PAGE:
By Jason Victor Serinus
SEATTLE – The open heart at the core of Seattle Opera’s production of The Falling and the Rising, an intermission-less, 70-minute chamber opera about America’s wounded warriors, had the power to leave numerous audience members and at least two singers in its small, all-veteran chorus in tears. Seen in Seattle Opera’s Tagney Jones Hall on Nov. 17, the opera managed to convey the physical and psychological scars borne by soldiers dedicated to their missions without glorifying war or descending into facile jingoism.
With music by Zach Redler and libretto by Jerry Dye, The Falling and the Rising focuses on an unnamed Soldier (soprano Tess Altiveros), who is stationed overseas. After completing a tender computer video birthday chat with her 13-year old daughter, the Soldier is wounded by an improvised explosive device. Discovered just in time, she is put into a medically induced coma to save her life. With the aid of K. Brandon Bell’s simple but effective video design, the opera enters into her dream-like haze as she engages with another soldier, Toledo (mezzo-soprano Elizabeth Galafa), in an imagined therapy session.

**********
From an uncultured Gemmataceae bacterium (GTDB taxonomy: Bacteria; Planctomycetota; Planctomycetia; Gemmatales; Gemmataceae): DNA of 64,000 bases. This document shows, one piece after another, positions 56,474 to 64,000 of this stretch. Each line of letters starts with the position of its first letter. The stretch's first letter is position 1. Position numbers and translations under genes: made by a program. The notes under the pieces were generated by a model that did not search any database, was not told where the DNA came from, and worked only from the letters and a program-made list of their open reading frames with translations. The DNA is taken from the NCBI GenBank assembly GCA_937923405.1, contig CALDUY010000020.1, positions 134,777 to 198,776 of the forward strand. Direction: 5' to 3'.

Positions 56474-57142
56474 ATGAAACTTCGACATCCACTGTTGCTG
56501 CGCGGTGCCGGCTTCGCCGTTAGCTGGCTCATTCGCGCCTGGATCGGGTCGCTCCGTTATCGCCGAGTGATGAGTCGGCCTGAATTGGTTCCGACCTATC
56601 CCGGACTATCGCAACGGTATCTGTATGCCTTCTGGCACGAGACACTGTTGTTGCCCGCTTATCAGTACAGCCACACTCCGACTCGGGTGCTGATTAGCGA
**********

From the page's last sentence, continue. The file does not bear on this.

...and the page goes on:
Other conversations, real and imagined, transpire with an Army Ranger (tenor Tim Janecke), doctors (played by Galafa and Janecke), Colonel (bass-baritone Damien Geter), and Homecoming Soldier (baritone Jorell Williams). Thanks in no small part to Ned Canty’s empathetic direction, each shares their own story of physical and psychological wounding, coping, and recovery with courage and dignity.
Redler and Dye present the opera as a series of extended soliloquies and interactions. The music is essentially lyrical and free-flowing, with only the occasional emergence of a solo violin verging on sentimentality. By avoiding harsh dissonances or anything even remotely resembling atonality, Redler’s language speaks to anyone who might shed a tear over much-loved Andrea Bocelli’s “Por ti volare,” a.k.a “Time to Say Goodbye.”